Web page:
The Atlanta Press Club’s Oct. 21 debate would be televised throughout the whole district on Georgia Public Broadcasting, unlike local media outlets that only reach voters in various parts of the 12th District. Anderson participated in the club’s debate during the primary.
Anderson spokesman Ryan Mahoney sent club Executive Director Lauri Strauss a one-line email on Friday that offered no reasons.
“Thank you for your e-mail. At this time, we respectfully decline the invitation to the Oct. 21st Press Club Debate. Best, Ryan,” he wrote.
Monday, he noted that Barrow had skipped debates by the Atlanta club in the last two elections.
Barrow spokesman Richard Carbo said Monday that the congressman would accept the invitation if Anderson does but that a trip to Atlanta would otherwise be difficult in the last days of a campaign.
“We’re hoping that Mr. Anderson will change his mind. If he’ll accept it, we’ll accept it,” Carbo said.
He said four or five organizations in the district have also issued invitations to debates.
Because of its reputation and statewide audience, the Press Club often hosts the only debate that some candidates decide to participate in. Its debate committee picks panelists from veteran journalists with a geographic, racial and gender balance to ensure the process is fair to all candidates.
Its debates are unusual in that they allow candidates to ask each other questions, which sometimes adds sparks or pins down a position on a critical issue.
With national interest in Barrow’s position as the only white Democrat in the deep South, the Press Club expected C-SPAN to also air the debate and network affiliates based in Atlanta to cover it. That broader exposure could provide exposure to whoever wins the election as he is attempting to carve out a role in the next Congress.
Anderson’s campaign has responded to past debate invitations - made by Augusta ABC affiliate WJBF and The Statesboro Herald - by saying he would only participate if Barrow appeared on camera to say who he is supporting for speaker of the House.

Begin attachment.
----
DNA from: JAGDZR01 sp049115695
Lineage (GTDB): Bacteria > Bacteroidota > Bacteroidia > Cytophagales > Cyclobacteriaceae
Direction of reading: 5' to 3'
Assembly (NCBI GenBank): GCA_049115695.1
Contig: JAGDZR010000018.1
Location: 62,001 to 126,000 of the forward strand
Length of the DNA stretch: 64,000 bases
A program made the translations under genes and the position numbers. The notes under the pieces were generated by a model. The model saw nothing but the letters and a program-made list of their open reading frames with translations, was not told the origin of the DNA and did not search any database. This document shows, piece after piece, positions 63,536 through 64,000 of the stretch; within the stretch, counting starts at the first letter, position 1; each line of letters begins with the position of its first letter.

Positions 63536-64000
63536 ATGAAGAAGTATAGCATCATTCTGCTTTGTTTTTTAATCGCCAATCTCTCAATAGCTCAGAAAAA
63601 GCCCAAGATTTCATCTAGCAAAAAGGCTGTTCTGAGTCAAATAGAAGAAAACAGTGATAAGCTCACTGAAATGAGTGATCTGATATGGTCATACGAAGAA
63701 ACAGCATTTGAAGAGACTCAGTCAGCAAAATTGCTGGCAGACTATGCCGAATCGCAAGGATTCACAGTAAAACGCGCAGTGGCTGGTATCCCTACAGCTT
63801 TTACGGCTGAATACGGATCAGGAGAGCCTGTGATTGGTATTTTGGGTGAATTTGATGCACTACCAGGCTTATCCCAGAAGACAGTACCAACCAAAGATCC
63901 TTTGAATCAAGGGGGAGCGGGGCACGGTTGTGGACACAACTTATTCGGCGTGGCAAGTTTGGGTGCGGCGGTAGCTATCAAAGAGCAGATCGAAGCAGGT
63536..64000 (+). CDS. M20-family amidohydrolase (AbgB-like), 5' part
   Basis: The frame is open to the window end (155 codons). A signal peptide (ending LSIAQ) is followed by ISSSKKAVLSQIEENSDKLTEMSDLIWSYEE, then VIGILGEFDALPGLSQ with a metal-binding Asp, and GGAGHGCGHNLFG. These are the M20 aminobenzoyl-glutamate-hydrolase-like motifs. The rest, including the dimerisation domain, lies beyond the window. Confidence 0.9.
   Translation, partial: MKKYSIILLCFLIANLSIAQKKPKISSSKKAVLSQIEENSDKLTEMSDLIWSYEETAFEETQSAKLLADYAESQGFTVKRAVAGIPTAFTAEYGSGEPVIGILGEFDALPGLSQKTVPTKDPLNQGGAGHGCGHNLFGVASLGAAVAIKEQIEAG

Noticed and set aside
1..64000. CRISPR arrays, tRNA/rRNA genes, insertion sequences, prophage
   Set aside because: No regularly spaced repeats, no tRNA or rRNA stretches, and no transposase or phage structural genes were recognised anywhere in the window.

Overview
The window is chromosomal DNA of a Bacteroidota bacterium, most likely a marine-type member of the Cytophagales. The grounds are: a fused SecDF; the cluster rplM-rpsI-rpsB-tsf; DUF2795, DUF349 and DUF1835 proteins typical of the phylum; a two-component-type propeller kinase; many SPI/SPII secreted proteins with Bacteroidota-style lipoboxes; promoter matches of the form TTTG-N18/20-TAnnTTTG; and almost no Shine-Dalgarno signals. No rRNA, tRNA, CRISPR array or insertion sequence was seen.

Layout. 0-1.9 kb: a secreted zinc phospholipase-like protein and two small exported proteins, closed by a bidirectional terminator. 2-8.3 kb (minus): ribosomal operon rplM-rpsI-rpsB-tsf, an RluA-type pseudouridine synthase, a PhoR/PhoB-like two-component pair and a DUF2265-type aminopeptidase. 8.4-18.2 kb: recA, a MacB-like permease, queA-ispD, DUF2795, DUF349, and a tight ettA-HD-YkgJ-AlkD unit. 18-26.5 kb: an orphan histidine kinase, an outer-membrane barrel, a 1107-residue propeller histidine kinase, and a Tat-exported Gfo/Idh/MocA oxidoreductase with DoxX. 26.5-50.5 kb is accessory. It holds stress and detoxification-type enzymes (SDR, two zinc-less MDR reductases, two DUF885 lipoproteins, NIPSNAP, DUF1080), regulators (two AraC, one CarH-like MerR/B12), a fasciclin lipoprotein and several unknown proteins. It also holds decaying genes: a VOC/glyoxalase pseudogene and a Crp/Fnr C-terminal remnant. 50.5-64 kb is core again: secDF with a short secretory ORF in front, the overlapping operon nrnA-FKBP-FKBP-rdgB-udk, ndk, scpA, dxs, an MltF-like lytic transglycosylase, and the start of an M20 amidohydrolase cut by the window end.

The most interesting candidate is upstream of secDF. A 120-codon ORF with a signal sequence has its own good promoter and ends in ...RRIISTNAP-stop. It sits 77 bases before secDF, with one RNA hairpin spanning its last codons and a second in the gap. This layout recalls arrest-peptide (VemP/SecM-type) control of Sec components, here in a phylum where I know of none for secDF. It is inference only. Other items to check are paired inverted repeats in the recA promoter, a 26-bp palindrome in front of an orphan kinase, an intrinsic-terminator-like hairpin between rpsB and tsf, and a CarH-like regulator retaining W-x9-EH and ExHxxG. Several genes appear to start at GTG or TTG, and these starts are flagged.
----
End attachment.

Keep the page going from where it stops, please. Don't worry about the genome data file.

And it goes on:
“Lee Anderson will consider sharing the stage with Barrow once he stands in front of a local television camera and confesses his politically disastrous secret – he’s voting for Barack Obama and Nancy Pelosi,” Mahoney said in a statement.
Carbo said the congressman has already said he would not vote for Democratic Leader Nancy Pelosi and that he didn’t vote for her to be speaker in the last election. He can’t say who he would vote for because he doesn’t know who will run for the post, a contest that shapes up after the November elections, Carbo said.
Anderson’s camp wants Barrow to talk on camera about his position on President Obama, putting the Democrat in the position of choosing between alienating conservative voters or alienating the president who could decide the fate of a federal harbor-deepening project along the Savannah River.
Barrow would be willing to debate those issues face to face if Anderson would agree, Carbo said.
Carbo characterized as a dodge the conditions that Anderson’s campaign is demanding.
“Absolutely, I think it’s an effort to find an excuse not to debate,” Carbo said.
Mahoney denies that, noting that Anderson participated in 17 forums in the primary and has served in local and state office long enough for people to know his views. Instead, he said a debate with Barrow would not serve voters.
“It has nothing to do with debating skills. It has to do with giving a platform for someone who can’t tell the truth,” he said.
Staff writer Susan McCord contributed to this article